Additionally, Fitch affirms the following
The Rating Outlook for the project account and the DASNY bonds is Negative.
The Rating Outlook for the single-family account is Stable.
The MIF is secured by all the reserves in the SONYMA MIF. Both the project and single-family accounts maintain individual reserve accounts.
KEY RATING DRIVERS
ADEQUATE RISK-TO-CAPITAL RATIOS: The project and single-family accounts still maintain relatively low risk-to-capital ratios (based on original loan balances) which are commensurate for their respective ratings. The Negative Outlook on the project account reflects a rapidly increasing risk-to-capital ratio which has risen to 2.65x in FY 2014 from 2.24x in FY 2012.
REDUCED FINANCIAL SUPPORT/INCREASED COMMITMENTS: The state continued its financial support in the form of mortgage recording tax surcharge receipts (surtax receipts) of
SOUND RESERVES/LOAN PERFORMANCE: All reserves are invested in highly-rated, liquid assets. Additionally, loan losses have historically been low relative to the amount of risk insured.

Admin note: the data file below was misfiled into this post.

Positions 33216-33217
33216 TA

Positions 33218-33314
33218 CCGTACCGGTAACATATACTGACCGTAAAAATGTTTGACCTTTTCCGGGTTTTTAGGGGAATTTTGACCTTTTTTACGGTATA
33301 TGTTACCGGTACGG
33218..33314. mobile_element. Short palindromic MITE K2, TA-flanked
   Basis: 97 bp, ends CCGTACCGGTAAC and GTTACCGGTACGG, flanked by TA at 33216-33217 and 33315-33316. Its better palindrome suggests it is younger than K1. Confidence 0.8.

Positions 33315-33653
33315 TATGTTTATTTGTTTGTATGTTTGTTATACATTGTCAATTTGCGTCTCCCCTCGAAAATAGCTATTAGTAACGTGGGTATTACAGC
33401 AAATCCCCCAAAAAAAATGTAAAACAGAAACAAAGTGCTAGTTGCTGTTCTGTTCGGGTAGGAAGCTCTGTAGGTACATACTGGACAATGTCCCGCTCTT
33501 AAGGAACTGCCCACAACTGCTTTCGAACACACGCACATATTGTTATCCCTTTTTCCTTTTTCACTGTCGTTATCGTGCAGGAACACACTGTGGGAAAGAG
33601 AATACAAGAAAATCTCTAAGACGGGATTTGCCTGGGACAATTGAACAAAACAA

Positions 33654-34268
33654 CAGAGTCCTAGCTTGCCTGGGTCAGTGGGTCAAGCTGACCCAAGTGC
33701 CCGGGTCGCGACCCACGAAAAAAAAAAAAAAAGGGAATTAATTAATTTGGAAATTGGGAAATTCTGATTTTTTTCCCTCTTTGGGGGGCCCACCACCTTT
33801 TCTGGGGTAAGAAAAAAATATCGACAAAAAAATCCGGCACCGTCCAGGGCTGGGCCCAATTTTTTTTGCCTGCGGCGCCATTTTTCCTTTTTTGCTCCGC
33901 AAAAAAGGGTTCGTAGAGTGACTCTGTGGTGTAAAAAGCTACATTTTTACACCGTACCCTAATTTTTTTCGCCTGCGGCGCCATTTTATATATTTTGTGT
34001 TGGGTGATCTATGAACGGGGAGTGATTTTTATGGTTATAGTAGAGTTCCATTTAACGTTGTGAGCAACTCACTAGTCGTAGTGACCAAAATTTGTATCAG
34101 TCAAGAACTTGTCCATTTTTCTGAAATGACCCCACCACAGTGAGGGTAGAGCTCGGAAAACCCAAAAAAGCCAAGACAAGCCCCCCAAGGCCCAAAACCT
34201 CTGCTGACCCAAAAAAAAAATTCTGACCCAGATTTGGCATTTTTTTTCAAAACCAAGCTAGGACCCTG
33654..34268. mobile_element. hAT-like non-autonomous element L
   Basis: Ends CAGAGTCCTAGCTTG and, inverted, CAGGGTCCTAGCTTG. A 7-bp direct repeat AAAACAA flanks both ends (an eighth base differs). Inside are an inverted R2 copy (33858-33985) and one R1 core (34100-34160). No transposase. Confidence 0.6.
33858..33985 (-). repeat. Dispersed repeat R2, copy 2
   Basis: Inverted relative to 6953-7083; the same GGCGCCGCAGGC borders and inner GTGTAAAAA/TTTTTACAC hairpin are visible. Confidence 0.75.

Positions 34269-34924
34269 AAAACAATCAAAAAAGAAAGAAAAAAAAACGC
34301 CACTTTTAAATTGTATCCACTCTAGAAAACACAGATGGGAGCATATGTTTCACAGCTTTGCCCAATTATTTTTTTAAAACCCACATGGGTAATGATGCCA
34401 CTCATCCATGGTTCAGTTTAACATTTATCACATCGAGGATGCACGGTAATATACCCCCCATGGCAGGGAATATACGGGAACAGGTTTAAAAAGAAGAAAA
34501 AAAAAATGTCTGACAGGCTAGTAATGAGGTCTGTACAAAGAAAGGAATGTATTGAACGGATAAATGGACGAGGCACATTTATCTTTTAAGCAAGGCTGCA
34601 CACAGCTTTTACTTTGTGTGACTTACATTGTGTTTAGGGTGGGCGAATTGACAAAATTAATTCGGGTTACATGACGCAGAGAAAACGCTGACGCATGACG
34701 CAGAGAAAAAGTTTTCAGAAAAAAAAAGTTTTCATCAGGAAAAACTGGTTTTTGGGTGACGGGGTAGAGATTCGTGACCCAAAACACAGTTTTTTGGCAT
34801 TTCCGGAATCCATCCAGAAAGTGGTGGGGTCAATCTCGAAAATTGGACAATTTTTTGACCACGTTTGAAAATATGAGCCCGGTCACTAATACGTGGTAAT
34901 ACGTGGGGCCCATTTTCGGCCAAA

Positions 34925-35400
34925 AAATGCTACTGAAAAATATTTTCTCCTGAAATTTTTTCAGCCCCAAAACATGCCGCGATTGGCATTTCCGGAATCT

DECREASED SNF RISK: Special needs facilities (SNFs) present the greatest risk to the portfolio; this portion of the portfolio has decreased to 4.5% in 2014 from 20% in 2007.
INCREASED RISK TO CAPITAL RATIO: As the risk-to-capital ratio on the project account continues to increase, it may increase to a level such that it may no longer be appropriate for the 'AA-' rating and could result in a downgrade.
STATE TRANSFERS: Surtax receipts have been increasing in recent years and SONYMA has transferred large lump sums out of project account reserves. Continued transfers may drain reserve accounts and could put negative pressure on the project account's rating.